Turn on a cable TV news discussion and it won't be long before somebody is accusing somebody else of being a bigot. And that somebody will almost always be the liberal.
The problem is that, having defined political opponents as evil, it is then only a short step to justifying the suppression of contrary viewpoints.
You can't say that
Occasionally this dark side of contemporary liberalism is exposed to the light, as happened earlier this week with the Supreme Court's Hobby Lobby decision affirming the First Amendment's freedom of religion in the workplace.
"This is not a fight about banning or denying access to contraception. It's about forcing employers to pay for contraception against their will."
Thus, Carney observes, "some parts of activist Left see the conscience of religious conservatives as simply bigoted and deserving of no respect."
No public place for faith
A column in the Huffington Post on the Hobby Lobby decision by Ronald Lindsay illustrates such liberal intolerance, according to RedState.com diarist "Streiff."
Lindsay fears that "unfortunately, a majority of the Supreme Court may now be resurrecting concerns about the compatibility between being a Catholic and being a good citizen, or at least between being a good Catholic and an impartial judge."
In other words, according to Lindsay, it's time "to ask the uncomfortable question: Is it appropriate to have six Catholic justices on the Supreme Court?"
No, really, you can't say that!
So, would Lindsay set aside the Constitution's ban on religious tests for holding public office? He doesn't mention it in his column but he must be aware of it.
By posing his concern in mathematical terms, Lindsay implies the issue should be resolved with quotas to define how many justices representing particular religious views can be allowed on the high court.
That would, of course, be a religious test for public office that requires government to define representative proportions of each view.
Not much room there for equal protection of the right of religious freedom. That's the dark side — for many contemporary liberals, individual rights are whatever the government decides they are, not the inalienable possession of every individual.
Somewhere King George III is muttering "I told you so."
On today's washingtonexaminer.com
Columnists/Jed Babbin: Obama's policies isolate Israel like never before.
Columnists/Philip Klein: Hobby Lobby debate exposes weaknesses of employer-based health insurance.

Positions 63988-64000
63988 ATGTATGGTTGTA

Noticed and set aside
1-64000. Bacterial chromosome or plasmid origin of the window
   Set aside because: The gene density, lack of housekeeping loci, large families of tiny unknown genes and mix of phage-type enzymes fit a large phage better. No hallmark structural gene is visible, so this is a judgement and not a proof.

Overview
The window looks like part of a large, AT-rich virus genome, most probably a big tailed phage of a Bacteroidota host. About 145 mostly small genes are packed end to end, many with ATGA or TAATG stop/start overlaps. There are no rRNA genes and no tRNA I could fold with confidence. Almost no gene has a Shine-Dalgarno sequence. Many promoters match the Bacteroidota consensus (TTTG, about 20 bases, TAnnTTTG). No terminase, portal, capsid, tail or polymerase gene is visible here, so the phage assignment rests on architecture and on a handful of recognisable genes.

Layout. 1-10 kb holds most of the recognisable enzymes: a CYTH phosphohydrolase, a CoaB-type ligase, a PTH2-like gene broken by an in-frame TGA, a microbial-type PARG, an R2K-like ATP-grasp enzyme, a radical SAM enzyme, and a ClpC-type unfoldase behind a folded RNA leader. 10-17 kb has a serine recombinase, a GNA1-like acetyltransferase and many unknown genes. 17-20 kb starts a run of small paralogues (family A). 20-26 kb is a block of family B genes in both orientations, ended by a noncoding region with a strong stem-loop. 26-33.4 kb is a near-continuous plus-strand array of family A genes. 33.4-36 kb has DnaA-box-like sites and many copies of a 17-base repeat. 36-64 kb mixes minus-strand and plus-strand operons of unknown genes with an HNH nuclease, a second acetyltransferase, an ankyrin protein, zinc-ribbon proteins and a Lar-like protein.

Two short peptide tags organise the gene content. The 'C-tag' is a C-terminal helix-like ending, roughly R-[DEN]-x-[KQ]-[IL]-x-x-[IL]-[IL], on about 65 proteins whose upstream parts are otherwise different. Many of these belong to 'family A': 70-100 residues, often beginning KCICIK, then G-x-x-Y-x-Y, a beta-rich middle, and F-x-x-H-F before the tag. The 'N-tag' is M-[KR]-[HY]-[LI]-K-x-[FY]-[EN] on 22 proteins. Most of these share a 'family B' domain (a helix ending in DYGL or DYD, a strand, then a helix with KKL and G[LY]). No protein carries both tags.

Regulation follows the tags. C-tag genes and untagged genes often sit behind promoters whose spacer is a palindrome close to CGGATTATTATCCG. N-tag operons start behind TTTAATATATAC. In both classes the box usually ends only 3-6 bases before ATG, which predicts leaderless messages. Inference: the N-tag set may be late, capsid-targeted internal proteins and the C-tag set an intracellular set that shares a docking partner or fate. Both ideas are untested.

Columnists/David Freddoso: Like the U.S. men's soccer team, conservatives are working on their offense.
Columnists/Michael Barone: Obama piling up 9-0 Supreme Court losses.
Columnists/Cal Thomas: The Federalist Papers are the Constitution's DNA.
Beltway Confidential/Sean Higgins: Illinois home care-givers still have to get SEIU training despite Supreme Court decision.
Beltway Confidential/Chuck Hoskinson: Oklahoma congressman denied access to HHS immigrant facility in his home state.
PennAve/David M. Drucker: John McCain is the Republican who followed in Teddy Kennedy's steps.
PennAve/Brian Hughes: Is Julian Castro on the fast-track to the Democratic ticket in 2016?
Legal Newsline/Staff writer: New York AG reaches deal with DAV foundation, fundraisers.
In other news
The Washington Post: I watched terrorist beheadings for the CIA and here's what I learned.
American Thinker: Why did Bill Ayers agree to Fox interview?
The Federalist: Navigating the waters of a broken life, an abortion story.
Washington Free Beacon: Democrats provide IRS the best defense campaign money can buy.
The American Conservative: What is "ethical conservatism?"
The Daily Beast: P.J. O'Rourke's 27 reasons to ban the Fourth of July.
The American Prospect: 15 major decisions this year from a partisan Supreme Court.
Jammie Wearing Fools: Medical staff warned to shut up about immigrants' health issues.
Legal Insurrection: Why Calvin Turnquest is the new GOP face of legal immigration.
Talking Points Memo: Tea Party forces still control the GOP agenda.
Crooks and Liars: Laura Ingraham's nativist rhetoric too extreme for Bill O'Reilly.